Play it again, this time with feeling

'There's no definitive answer yet for he cause of Ryland's Greensleeves moment.' Photo: Mario Borg

‘There’s no definitive answer yet for he cause of Ryland’s Greensleeves moment.’ Photo: Mario Borg

When he turned three, our son Ryland collapsed in tears on the lounge room floor beside his birthday present, a Casio keyboard. ”What’s the matter?” we asked. ”I don’t know,” he sobbed. The keyboard’s play-along version of Greensleeves tinkered on. ”Are you all right?” my wife asked again. ”I’m sad!” he said, unable to haul himself from the floor.

In the kitchen later, he hummed Greensleeves and started bawling. We were convinced this 430-year-old English folk song was the source of his disturbance. The next day Ryland wanted to play with his keyboard again. He was excited. But as soon as he flicked the switch to Greensleeves, he cried.

Named after Ry (Ryland) Cooder, the American guitar virtuoso, Ryland’s always loved music.

It’s clear music can affect mood. Listen to anything by Slayer or Mozart’s Requiem and your mood is likely to spiral down. Likewise, the cheery swell of the third movement of Vivaldi’s Spring makes us swing from the trees. But should any music have a three-year-old drowning his Casio in tears?

I couldn’t accept that before his Casio meltdown, Ryland had been sad, had heard this particular song, and then associated the song with his emotion. It hadn’t happened at home – and family or carers would have told us if such a thing had occurred on their watch. When Ryland bawled for a third time, we put the keyboard away. He loved tapping the keys and humming along, but it wasn’t worth the ensuing drama.

The consensus was that Ryland’s experience was rare. But the now 16-year-old daughter of Grace Thompson, lecturer in music therapy at Melbourne University, also had a meltdown as a toddler during music lessons. ”There was a piece called The Sad Donkey and every time she heard [it] she would start to cry … I had to ask the teacher if we could skip that song.” Thompson says her daughter is now ”perfectly ‘normal’ in all respects … but remained highly sensitive”.

This sensitivity interests Nikki Rickard, associate professor in the school of psychology and psychiatry at Monash University. She suggests Ryland could have a case of ”extreme empathy”, which sometimes means people actually feel others’ physical and emotional pain.

”Empathy, and also emotional contagion [catching emotions from others] have been proposed as main reasons music can be such a powerful means of inducing emotions in us,” Rickard says. ”People with more empathy will obviously feel this more strongly.”

Katrina McFerran, director of the National Music Therapy Research Unit, agrees Ryland’s response could be an indicator of deep sensitivity. ”[It] may be attached to either a very fine sense of creativity or a vulnerability for mental health problems, or possibly both,” she says, adding that her thoughts were only anecdotal. Another music therapist says Ryland’s experience pointed to the possibility of him having an ”extraordinary mind”, but also to being potentially high on the Asperger spectrum.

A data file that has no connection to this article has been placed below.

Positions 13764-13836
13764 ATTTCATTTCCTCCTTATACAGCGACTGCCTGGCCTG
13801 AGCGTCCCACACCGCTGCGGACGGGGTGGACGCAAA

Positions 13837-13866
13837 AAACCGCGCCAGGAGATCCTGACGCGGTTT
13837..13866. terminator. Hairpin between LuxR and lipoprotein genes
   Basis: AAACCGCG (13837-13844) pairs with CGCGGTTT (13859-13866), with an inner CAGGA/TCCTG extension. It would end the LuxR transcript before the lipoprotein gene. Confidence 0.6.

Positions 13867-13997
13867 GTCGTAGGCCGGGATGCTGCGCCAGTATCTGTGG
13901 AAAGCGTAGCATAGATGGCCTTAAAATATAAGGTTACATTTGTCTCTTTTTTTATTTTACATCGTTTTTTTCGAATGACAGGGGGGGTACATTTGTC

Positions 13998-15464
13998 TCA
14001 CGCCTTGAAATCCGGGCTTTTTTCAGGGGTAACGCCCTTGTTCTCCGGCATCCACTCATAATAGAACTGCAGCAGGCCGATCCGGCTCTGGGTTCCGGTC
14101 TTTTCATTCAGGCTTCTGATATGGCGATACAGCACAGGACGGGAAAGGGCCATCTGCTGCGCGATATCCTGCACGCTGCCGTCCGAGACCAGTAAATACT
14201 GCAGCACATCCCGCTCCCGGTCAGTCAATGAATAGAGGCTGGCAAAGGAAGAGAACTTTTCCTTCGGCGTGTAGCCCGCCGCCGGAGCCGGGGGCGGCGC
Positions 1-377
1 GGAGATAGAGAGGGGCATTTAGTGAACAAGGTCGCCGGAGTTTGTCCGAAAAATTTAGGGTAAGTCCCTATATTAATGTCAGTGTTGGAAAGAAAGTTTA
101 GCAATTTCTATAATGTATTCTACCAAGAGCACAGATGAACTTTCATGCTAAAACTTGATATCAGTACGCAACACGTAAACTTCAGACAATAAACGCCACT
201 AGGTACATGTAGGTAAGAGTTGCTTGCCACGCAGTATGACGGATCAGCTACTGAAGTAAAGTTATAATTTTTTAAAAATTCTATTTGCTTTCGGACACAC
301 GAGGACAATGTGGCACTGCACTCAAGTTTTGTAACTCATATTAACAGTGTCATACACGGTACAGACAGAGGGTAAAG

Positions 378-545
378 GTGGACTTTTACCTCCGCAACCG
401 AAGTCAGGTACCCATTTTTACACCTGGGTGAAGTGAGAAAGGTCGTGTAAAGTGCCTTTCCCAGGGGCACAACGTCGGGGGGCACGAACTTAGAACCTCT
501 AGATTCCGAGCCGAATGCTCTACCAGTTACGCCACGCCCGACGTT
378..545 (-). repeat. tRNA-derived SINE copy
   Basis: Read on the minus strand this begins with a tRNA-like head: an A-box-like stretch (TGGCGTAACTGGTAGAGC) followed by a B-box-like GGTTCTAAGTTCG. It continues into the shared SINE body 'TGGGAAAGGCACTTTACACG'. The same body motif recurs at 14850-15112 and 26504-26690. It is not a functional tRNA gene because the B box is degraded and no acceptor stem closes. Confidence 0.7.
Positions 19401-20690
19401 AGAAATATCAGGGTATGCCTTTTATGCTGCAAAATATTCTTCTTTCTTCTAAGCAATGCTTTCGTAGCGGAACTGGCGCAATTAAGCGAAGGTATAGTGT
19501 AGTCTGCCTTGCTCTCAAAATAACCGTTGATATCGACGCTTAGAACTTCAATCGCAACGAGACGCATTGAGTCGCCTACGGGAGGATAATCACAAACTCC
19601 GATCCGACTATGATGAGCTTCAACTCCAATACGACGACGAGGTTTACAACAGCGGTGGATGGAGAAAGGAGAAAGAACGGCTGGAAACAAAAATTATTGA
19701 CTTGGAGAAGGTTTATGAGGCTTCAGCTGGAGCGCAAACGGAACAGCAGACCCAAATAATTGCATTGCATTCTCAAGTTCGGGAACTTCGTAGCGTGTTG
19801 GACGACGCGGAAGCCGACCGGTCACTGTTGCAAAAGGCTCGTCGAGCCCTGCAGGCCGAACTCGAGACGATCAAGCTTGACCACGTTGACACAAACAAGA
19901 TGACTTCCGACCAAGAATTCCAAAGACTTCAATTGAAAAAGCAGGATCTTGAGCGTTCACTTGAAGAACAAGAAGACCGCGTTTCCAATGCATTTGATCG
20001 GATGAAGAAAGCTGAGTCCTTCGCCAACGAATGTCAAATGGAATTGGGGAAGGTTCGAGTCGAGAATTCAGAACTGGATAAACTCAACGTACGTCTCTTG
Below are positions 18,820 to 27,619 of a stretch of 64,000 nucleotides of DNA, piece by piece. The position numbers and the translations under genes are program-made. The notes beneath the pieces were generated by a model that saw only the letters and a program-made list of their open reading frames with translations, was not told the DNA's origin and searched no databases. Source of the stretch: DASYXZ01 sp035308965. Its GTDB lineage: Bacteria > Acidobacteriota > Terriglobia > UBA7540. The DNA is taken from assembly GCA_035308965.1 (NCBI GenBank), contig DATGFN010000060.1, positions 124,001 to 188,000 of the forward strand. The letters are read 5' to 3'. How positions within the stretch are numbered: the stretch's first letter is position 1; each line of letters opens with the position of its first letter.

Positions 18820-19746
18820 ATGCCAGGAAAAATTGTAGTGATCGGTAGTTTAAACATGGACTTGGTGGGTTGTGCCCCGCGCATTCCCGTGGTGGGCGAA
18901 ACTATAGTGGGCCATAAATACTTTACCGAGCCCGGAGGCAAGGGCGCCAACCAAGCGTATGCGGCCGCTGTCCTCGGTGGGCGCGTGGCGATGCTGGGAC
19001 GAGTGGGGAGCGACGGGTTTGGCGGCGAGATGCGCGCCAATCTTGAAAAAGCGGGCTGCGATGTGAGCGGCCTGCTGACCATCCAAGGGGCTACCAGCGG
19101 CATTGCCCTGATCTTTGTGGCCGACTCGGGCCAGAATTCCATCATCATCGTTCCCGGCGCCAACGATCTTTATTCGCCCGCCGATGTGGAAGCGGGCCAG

In his book Musicophilia: Tales of Music and the Brain, Oliver Sacks tells the story of American composer Tobias Picker. His extraordinary mind allowed him to recognise and tap out tunes on a piano at Ryland’s age, and by seven he could play complex pieces after one listen. But he constantly found himself ”overwhelmed by musical emotion”. His story led Sacks to believe in a ”musical brain” and new technology has shown the physiological changes that musical training brings to musicians’ grey matter.

Sacks writes that potentially everyone has innate musicality. He argues there may even be innate musicality in the deaf.

Sacks considered the role of procedural and episodic memory in how we experience music. The former is held in many neural systems, which ensures it sticks. Episodic memory, the one music theorists say operates to create mood when we hear music, is built on perceptions of highly individualised experiences. Ryland’s response to music could be evidence for what science is demonstrating about how emotions function in the brain.

”One intriguing possibility is that [Ryland’s] mirror neuron system is being activated,” Rickard says, adding that mirror neurons have been recorded in observers of goal-directed actions. ”Many have proposed that emotional empathy might also act in this way … an observer of emotions in another [or in music] could actually feel the emotion being expressed.”

There’s no definitive answer yet for the cause of Ryland’s Greensleeves moment. So, rather than worrying about it, I’m speculating he’ll play guitar better than me. He’s nearly four now and we’ve brought out the Casio again. Thankfully, he’s more interested in the keys than the recorded songs. And the only time he cries is when his big brother tells him to turn it down.

Paul Mitchell (The Sydney Morning Herald) / June 29, 2013

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